Whatever your grade level, whatever your grades, whatever your major, whatever your ultimate career goal, we all have one thing in common: the classroom experience. Most teachers utilize the classroom setting as an opportunity to embellish and interpret material covered in the text and other assigned readings. If you always complete your reading assignments before class, you’ll be able to devote your classroom time to the new material the teacher will undoubtedly cover.
You’ve Got to Have Class
Exactly how you’ll use the skills we’ll cover in this chapter will be influenced by two factors: the type of classroom setup and the particular methods and styles employed by each of your teachers. Each of the following general class formats will require you to make adjustments to accomplish your goals.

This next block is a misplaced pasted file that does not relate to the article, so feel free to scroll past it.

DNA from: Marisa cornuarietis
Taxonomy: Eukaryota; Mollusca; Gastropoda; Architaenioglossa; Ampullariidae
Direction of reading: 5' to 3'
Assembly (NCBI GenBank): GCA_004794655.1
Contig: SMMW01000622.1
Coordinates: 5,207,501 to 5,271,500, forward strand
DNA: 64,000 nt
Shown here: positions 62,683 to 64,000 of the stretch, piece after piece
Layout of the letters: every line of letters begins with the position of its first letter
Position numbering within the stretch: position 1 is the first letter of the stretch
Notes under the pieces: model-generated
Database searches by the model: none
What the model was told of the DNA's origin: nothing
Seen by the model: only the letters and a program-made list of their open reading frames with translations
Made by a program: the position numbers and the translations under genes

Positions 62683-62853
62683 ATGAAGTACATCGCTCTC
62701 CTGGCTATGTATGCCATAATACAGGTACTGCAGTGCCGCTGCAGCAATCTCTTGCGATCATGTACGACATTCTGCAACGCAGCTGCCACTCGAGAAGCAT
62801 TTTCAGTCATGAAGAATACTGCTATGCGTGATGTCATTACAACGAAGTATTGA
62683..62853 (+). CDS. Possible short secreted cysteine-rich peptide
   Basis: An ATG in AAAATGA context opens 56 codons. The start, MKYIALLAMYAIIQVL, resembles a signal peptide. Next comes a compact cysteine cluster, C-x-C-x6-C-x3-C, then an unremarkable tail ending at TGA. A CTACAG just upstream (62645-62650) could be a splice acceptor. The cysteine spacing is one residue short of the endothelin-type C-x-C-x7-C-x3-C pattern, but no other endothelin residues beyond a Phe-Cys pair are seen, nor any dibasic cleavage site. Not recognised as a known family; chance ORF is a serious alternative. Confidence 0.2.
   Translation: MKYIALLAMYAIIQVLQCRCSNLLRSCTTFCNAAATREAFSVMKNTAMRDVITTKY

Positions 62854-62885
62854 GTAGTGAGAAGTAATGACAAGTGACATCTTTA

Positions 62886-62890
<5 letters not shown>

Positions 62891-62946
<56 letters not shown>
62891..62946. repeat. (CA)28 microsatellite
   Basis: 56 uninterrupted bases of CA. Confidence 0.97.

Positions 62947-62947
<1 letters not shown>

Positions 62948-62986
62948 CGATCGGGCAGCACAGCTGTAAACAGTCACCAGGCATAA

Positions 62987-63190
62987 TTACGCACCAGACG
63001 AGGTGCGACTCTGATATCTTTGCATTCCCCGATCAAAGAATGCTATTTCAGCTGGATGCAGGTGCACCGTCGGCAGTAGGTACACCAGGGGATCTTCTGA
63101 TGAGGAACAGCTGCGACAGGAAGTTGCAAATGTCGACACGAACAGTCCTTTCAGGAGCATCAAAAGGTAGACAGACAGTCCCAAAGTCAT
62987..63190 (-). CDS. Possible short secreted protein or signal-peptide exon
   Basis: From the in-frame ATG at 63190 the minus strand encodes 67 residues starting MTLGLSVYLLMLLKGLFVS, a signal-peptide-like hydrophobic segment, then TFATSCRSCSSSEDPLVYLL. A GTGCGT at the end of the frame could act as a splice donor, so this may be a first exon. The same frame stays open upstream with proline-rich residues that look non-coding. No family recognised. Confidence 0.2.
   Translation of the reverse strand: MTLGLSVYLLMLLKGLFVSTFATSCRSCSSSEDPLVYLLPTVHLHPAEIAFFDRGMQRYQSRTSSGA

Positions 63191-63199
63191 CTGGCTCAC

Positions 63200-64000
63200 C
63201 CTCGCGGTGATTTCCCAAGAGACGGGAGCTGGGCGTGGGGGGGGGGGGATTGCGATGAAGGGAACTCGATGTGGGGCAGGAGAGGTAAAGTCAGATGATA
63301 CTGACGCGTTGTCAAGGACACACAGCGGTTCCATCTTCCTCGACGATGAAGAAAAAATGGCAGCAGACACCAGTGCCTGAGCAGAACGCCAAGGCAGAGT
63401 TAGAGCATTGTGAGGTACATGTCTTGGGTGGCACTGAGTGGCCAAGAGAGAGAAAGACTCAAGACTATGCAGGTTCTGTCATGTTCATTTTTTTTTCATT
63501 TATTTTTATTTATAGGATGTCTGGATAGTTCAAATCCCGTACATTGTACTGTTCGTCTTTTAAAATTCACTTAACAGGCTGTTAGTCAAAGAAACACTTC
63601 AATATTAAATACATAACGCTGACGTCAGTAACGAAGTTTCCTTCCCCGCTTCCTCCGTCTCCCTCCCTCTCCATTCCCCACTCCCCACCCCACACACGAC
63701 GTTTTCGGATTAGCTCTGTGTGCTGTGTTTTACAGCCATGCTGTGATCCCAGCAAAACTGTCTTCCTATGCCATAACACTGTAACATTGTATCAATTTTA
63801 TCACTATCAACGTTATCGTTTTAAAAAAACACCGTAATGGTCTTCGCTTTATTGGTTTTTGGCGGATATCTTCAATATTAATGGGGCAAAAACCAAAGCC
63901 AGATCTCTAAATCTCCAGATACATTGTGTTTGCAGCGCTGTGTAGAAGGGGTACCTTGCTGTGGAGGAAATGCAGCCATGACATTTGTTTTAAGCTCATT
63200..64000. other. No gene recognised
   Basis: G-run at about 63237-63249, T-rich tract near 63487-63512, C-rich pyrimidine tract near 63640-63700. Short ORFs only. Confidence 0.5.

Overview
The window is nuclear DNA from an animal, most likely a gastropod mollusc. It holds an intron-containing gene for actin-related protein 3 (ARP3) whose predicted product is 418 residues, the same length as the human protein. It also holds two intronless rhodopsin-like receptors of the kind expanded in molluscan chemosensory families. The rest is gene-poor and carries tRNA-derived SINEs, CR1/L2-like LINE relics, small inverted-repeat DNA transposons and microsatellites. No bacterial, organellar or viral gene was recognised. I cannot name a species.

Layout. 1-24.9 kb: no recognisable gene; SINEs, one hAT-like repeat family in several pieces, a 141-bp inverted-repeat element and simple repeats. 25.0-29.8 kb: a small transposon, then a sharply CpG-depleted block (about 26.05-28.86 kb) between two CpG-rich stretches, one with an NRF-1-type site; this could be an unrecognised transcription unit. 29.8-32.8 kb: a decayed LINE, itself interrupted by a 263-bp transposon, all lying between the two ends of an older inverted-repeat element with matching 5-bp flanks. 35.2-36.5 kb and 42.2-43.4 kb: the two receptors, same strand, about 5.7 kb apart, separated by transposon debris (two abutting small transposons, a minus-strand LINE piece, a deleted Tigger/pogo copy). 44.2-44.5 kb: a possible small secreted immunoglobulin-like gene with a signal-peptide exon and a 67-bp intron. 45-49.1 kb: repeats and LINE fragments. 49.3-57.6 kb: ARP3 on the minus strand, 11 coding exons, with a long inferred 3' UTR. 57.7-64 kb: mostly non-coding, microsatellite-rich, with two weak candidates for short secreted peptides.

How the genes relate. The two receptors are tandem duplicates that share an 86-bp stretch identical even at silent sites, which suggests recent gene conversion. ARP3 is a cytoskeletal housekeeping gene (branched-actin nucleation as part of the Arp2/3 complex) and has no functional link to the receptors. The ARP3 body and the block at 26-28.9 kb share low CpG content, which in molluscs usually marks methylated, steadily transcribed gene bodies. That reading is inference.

Know Your Teacher
You must know and understand the kind of teacher you’ve got and his likes, dislikes, preferences, style, and what he expects you to get out of the class. Depending on your analysis of your teacher’s habits, goals, and tendencies, preparation may vary quite a bit, whatever the topic or format of the class.
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Take something as simple as asking questions during class, which I encourage you to do whenever you don’t understand a key point. Some teachers are very confident fielding questions at any time during a lesson; others prefer questions to be held until the end of the day’s lesson; still others discourage questions (or any interaction for that matter) entirely. Learn when and how each one of your teachers likes to field questions, then ask them accordingly
Getting ready for a class taught by the latter kind of teacher requires much more than just reading the text— there will be a lot of emphasis on your understanding key concepts, interpretation, analysis, and your ability to apply those lessons to cases never mentioned in your text at all!
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